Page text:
[0004] Most powdered adhesives are either applied as powders and cured, such as described in U.S. Pat. Nos. 6,136,732 and 5,371,168, or are suspended in an organic solvent, such as described in U.S. Pat. No. 5,354,609. U.S. Pat. No. 6,316,088 discloses powdered hot-melt adhesives dispersed in water with alkali-thickeners for application to a substrate. U.S. Pat. No. 6,127,483 describes a redispersible ethylene vinyl acetate powder for use in cement-containing compositions and paint and coating compositions. U.S. Pat. No. 6,316,088 describes hot-melt adhesive powders that are either spread on a sheet as powders, or are made into aqueous dispersions for application to sheets. U.S. Pat. No. 5,932,647 describes a water dispersible vinyl acetate-based powder wood glue. None of the references describe redispersible powder adhesives that are useful in paper and paperboard applications.

[0005] Powdered adhesives have disadvantages in that they tend to clump-up or agglomerate upon dissolution, and therefore require more time and attention during the dissolution process. U.S. Pat. No. 6,361,799 for powdered laxatives discloses a solution to the clumping problem by coating the powder with surfactant. However, surfactants can have detrimental effects in powders used as adhesives and binders. Powders also present a danger of dust explosions.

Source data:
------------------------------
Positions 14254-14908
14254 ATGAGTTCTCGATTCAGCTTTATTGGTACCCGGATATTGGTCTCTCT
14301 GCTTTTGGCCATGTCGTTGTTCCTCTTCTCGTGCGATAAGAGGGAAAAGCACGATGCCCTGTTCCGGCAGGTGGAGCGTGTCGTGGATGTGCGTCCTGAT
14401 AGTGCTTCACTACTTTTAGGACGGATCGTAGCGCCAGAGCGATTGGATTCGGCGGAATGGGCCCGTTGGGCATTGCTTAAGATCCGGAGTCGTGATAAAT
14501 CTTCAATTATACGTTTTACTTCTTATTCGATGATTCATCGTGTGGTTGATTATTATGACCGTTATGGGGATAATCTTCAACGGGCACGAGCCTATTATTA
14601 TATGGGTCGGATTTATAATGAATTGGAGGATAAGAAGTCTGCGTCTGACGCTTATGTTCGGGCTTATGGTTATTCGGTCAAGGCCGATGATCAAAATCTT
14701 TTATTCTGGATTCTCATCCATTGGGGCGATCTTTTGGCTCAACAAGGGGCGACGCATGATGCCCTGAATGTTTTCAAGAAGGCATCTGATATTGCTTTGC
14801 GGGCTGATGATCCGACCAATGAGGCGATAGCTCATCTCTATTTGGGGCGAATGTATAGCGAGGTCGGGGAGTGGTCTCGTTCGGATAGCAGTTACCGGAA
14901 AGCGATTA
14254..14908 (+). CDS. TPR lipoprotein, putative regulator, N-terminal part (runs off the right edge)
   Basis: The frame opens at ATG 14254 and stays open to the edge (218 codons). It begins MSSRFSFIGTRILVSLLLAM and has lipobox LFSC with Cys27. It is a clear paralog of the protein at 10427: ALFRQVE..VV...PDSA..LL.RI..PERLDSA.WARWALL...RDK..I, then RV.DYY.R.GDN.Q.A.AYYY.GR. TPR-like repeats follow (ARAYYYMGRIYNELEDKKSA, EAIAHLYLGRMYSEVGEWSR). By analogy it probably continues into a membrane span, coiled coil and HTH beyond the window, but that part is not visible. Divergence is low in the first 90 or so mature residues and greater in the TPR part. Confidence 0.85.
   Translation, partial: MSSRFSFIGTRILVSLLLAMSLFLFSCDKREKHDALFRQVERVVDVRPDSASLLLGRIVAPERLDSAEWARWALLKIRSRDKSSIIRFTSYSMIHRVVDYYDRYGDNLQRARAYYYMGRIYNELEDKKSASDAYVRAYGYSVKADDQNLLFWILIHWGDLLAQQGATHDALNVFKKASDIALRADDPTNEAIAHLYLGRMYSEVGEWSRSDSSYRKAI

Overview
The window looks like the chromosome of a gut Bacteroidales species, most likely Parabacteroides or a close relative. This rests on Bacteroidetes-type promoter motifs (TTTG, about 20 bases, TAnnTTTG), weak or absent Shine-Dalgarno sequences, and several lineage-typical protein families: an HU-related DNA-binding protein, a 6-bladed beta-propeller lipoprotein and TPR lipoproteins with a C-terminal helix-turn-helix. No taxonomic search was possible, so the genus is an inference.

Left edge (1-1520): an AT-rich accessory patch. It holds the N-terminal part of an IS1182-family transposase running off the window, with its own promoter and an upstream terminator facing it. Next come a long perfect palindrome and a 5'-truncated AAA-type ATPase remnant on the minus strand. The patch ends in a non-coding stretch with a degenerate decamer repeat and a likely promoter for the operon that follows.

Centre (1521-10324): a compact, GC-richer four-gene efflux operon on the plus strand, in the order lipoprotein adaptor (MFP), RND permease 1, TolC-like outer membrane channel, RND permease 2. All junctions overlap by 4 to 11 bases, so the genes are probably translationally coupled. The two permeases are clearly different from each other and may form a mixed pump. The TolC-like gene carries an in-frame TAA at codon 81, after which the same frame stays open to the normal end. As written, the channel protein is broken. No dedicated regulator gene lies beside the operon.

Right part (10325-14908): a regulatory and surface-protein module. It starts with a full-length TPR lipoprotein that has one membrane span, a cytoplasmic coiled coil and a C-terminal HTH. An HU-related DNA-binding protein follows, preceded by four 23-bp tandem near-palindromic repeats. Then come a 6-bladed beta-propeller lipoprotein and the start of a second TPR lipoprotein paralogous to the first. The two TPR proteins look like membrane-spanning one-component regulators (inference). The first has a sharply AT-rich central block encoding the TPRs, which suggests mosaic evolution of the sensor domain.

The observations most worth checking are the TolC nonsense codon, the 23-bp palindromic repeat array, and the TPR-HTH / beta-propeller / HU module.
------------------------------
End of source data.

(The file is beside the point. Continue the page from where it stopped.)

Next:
[0006] The disadvantages of powdered materials can be overcome by compressing the powder into tablets. Tablets are commonly used in the pharmaceutical industry. Tablets are also commonly used for delivery of detergents for laundry and automatic dishwashing applications.

[0007] Dry adhesives have been presented in a tablet form. U.S. Pat. No. 5,698,152 discloses a resin in tablet form which is heated to seal a semi-conductor element. U.S. Pat. No. 6,063,404 describes a pharmaceutical bioadhesive tablet that temporarily adheres to biological tissue while it releases an active ingredient. The adhesives in these applications are not water-redispersible.

[0008] There is a need for water redispersible powder adhesives or binders for use in paper and paperboard applications. There is also a need for a redispersible tablet form that can easily dissolve in water, to take advantage of the properties of a dry powder, yet overcome the problems associated with current powder adhesives.